Event Title

Physiological Integration and inducible Crassulacean Acid Metabolism: Possible Drought Stress Response Mechanisms in the California Invasive Clonal Plant Carpobrotus edulis

Presenter Information

Peter Braun

Presentation Type

Poster Presentation/Art Exihibt

College

College of Natural Sciences

Location

Event Center BC

Faculty Mentor

Dr. John Skillman

Start Date

5-18-2017 11:00 AM

End Date

5-18-2017 12:00 PM

Abstract

Carpobrotus edulis, an introduced succulent species, poses a serious threat to native plant communities in coastal Mediterranean habitats around the world, including the California coast. C. edulis produces new plants (ramets) which are physically connected by stolons (horizontal stems). Previous studies demonstrate the ability of C. edulis to switch from C3 to Crassulacean Acid Metabolism (CAM) photosynthesis, allowing the plant to save water when exposed to droughted conditions. As well, previous studies have shown improved performance in C. edulis stolon connected ramets. Presumably, this improved performance occurs through sharing resources like water. A previous study in 2013 on seasonal microclimate effects on phenology and plant physiology for C. edulis at the San Clemente State Beach (SCSB) did not detect CAM induction for C. edulis in any of the seasonal micro-climates. The aim of this study is to establish C. edulis cuttings from the SCSB population at California State University San Bernardino (CSUSB) and expose the plants to controlled drought stress for hydrologically connected and isolated ramets in an outdoor growing facility under the warm summer conditions of inland southern California. These results may help to more completely understand the drought tolerance mechanisms involved with C. edulis and its invasive ecology.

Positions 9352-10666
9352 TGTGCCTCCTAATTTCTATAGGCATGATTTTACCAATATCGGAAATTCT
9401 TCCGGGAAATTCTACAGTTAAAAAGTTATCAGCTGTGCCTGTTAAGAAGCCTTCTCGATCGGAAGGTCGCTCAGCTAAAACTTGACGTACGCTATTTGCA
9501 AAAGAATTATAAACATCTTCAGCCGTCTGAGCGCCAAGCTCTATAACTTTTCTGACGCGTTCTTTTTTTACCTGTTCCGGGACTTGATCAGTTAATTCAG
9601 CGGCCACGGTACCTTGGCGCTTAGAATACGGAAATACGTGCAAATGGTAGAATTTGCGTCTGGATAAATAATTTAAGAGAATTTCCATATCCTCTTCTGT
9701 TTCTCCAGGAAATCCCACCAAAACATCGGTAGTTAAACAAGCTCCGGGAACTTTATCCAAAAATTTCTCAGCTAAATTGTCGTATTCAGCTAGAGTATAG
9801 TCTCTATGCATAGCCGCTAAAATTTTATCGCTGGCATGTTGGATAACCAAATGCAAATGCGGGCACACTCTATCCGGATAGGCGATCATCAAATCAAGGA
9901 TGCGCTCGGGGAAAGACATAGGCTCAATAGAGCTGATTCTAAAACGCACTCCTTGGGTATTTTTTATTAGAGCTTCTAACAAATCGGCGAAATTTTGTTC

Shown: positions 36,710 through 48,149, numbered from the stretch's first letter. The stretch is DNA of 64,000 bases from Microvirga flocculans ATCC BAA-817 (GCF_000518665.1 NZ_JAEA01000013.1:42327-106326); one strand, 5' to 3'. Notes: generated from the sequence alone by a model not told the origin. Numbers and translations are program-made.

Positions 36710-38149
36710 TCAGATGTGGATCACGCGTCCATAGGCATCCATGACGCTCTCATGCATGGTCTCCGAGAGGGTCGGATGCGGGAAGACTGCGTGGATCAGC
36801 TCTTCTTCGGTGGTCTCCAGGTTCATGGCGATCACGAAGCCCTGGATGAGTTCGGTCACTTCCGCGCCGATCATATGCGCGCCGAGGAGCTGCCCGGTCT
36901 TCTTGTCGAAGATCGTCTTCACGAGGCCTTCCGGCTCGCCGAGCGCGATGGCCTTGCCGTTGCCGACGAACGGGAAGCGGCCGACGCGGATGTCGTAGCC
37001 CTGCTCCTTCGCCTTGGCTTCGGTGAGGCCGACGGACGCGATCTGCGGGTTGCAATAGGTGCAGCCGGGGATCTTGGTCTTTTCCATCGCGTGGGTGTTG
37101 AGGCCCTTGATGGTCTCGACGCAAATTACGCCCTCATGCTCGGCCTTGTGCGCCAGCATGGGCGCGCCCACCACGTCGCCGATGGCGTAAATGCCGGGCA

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May 18th, 11:00 AM May 18th, 12:00 PM

Physiological Integration and inducible Crassulacean Acid Metabolism: Possible Drought Stress Response Mechanisms in the California Invasive Clonal Plant Carpobrotus edulis

Event Center BC

Carpobrotus edulis, an introduced succulent species, poses a serious threat to native plant communities in coastal Mediterranean habitats around the world, including the California coast. C. edulis produces new plants (ramets) which are physically connected by stolons (horizontal stems). Previous studies demonstrate the ability of C. edulis to switch from C3 to Crassulacean Acid Metabolism (CAM) photosynthesis, allowing the plant to save water when exposed to droughted conditions. As well, previous studies have shown improved performance in C. edulis stolon connected ramets. Presumably, this improved performance occurs through sharing resources like water. A previous study in 2013 on seasonal microclimate effects on phenology and plant physiology for C. edulis at the San Clemente State Beach (SCSB) did not detect CAM induction for C. edulis in any of the seasonal micro-climates. The aim of this study is to establish C. edulis cuttings from the SCSB population at California State University San Bernardino (CSUSB) and expose the plants to controlled drought stress for hydrologically connected and isolated ramets in an outdoor growing facility under the warm summer conditions of inland southern California. These results may help to more completely understand the drought tolerance mechanisms involved with C. edulis and its invasive ecology.